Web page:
Archive for the ‘wordiness’ Category

To continue to keep….Another example of “bopping it twice.”

Monday, December 7th, 2015

It is easy to bop a concept twice when you are writing something. We all do it. Common examples include using ALSO and AS WELL together, BOTH of the TWO people, ALL of the TOTAL income, and money earned ANNUALLY PER YEAR. These examples have appeared in previous Grammar Glitch posts. 

I came across a new one in an article for The Birmingham News last week. In discussing gas prices, Leada Gore wrote this:

So how low can we go? According to AAA, prices are expected to continue to keep falling into 2016.

bopping it onceWhoops! Only one of the red phrases is needed. Either prices are expected TO CONTINUE FALLING or prices are expected TO KEEP FALLING. Bopping the nail on the head once will do!

The trick of a good writer–even a reporter who is on deadline–is to read back through and spot these redundancies before hitting the SEND button on the copy.


To use or not to use? (A grammar checker, that is.)

Wednesday, October 9th, 2013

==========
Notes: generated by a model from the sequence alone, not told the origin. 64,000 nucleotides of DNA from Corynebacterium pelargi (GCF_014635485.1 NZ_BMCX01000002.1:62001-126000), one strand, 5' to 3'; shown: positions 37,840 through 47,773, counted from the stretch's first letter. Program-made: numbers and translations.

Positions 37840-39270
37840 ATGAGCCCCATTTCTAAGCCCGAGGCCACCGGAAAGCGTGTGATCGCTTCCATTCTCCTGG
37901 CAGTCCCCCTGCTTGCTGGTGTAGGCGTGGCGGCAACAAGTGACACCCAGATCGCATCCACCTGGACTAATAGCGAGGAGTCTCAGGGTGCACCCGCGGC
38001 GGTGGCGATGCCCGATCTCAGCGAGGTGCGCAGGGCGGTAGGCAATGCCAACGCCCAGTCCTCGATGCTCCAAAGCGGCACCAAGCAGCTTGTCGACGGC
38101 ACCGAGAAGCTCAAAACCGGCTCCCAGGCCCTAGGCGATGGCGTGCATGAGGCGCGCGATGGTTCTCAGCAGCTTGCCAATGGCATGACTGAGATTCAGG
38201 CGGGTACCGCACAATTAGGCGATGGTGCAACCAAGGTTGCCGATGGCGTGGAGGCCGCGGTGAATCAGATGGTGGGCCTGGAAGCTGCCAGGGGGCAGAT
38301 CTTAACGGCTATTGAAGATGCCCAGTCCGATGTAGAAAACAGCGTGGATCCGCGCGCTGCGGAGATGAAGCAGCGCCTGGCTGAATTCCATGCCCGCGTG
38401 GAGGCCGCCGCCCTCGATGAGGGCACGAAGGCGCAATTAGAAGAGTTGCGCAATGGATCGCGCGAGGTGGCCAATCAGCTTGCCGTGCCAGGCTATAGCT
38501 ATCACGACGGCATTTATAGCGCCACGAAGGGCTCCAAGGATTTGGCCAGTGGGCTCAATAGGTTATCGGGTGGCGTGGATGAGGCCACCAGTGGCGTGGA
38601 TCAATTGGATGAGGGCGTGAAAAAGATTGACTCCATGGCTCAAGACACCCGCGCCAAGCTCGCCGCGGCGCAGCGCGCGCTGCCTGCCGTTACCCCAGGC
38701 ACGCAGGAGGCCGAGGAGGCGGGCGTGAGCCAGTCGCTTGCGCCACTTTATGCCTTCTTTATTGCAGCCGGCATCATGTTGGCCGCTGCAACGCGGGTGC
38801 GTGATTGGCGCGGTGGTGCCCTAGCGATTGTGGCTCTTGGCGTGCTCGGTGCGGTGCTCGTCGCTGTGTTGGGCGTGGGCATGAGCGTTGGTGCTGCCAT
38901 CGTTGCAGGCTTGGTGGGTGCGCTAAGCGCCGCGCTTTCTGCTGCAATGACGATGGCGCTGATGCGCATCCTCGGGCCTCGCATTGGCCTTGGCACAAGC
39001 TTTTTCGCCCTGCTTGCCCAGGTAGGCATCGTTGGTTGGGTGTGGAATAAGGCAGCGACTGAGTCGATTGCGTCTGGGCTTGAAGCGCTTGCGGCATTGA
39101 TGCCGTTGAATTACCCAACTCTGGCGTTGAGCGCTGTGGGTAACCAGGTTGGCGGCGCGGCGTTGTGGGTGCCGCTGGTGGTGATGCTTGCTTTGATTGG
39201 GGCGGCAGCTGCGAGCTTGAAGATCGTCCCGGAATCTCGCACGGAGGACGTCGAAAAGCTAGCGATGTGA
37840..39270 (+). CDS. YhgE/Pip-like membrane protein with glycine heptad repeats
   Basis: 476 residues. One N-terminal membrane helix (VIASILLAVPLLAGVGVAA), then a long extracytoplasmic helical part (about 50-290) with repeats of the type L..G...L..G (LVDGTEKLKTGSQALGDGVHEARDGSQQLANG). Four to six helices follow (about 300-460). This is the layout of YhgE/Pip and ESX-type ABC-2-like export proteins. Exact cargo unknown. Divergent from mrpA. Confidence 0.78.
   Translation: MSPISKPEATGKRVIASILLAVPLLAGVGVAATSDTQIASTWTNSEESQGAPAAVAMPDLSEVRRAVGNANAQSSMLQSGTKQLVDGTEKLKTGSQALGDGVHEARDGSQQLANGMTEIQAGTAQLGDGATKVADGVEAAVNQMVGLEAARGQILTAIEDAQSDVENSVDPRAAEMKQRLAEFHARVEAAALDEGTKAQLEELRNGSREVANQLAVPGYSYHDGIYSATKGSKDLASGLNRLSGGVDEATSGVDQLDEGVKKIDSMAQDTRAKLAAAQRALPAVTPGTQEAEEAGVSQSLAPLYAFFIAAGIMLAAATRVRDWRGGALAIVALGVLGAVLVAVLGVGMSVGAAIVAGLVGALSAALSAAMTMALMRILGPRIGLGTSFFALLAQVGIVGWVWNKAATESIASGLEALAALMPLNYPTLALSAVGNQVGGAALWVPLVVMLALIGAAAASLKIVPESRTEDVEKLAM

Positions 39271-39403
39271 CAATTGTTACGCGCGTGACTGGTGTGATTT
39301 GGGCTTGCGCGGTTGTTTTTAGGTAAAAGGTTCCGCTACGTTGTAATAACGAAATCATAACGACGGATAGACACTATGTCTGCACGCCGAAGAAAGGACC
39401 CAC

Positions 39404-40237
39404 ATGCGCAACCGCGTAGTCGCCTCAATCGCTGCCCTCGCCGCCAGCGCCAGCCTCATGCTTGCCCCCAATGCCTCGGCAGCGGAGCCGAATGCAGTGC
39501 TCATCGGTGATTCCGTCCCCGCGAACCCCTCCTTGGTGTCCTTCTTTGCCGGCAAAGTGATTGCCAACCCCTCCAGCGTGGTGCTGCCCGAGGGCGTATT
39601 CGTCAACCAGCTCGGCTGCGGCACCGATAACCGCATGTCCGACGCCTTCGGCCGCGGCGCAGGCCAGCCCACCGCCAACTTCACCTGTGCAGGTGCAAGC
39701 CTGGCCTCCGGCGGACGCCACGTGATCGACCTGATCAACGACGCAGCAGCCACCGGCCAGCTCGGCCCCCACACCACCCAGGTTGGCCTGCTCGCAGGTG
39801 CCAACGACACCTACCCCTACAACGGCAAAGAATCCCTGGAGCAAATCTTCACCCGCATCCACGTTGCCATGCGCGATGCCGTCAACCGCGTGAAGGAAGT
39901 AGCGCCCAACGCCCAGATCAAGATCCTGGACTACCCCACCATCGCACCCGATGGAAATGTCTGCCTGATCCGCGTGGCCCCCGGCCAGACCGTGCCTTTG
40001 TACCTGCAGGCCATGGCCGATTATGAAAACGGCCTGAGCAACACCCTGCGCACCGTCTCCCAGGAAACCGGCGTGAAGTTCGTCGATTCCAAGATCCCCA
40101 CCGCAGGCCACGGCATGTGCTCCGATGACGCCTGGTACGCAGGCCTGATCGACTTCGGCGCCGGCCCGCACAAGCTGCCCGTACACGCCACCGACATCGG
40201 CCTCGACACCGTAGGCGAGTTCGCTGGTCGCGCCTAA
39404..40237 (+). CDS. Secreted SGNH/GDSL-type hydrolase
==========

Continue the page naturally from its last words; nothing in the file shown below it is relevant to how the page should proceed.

brain in gear

I use Grammarly's grammar checker because I don't want to misplace a comma and end up eating Gramma (as in "Let's eat Gramma!" instead of "Let's eat, Gramma!").

When I teach business writing workshops, I often remind participants to use grammar checkers with “brain in gear.” A grammar checker can point out possible problems in your writing, but if you choose to use one, you must have enough self confidence to recognize when the grammar checker has misinterpreted your meaning. After all, grammar checkers are NOT human, and they don’t catch all the nuances of what we humans write.

That said, I recently reviewed Grammarly.com, which bills itself as “the world’s most accurate online grammar checker.” I tried it out on several pieces of my own writing as well as a newspaper article. It spotted one overlooked typo and offered good suggestions for two overly wordy sentences. It also detected an incorrect indefinite article (A vs. AN). However, it declared EVERY proper noun I used (e.g. TALLASSEE, TUKABAHCHI, and WOODALL) to be a misspelling. Using the Grammarly.com scoring system to rate myself, I ended up with a horrible score, based mostly on properly spelled proper nouns that were declared incorrect.

Grammarly.com failed to spot a missing apostrophe in this sentence from an article about new education standards in Alabama:

“The change is intended to more closely align students education with the ACT, improving high school seniors’ scores….”

SENIORS’ SCORES is correct, with the apostrophe after the S, but STUDENTS EDUCATION should also be possessive (STUDENTS’ EDUCATION). As I write this, I see that the Word grammar checker put a green squiggly line under that one, but overall, I don't think Word's grammar checker is as effective as this one.

Grammarly.com also missed the incorrect plural form in this sentence: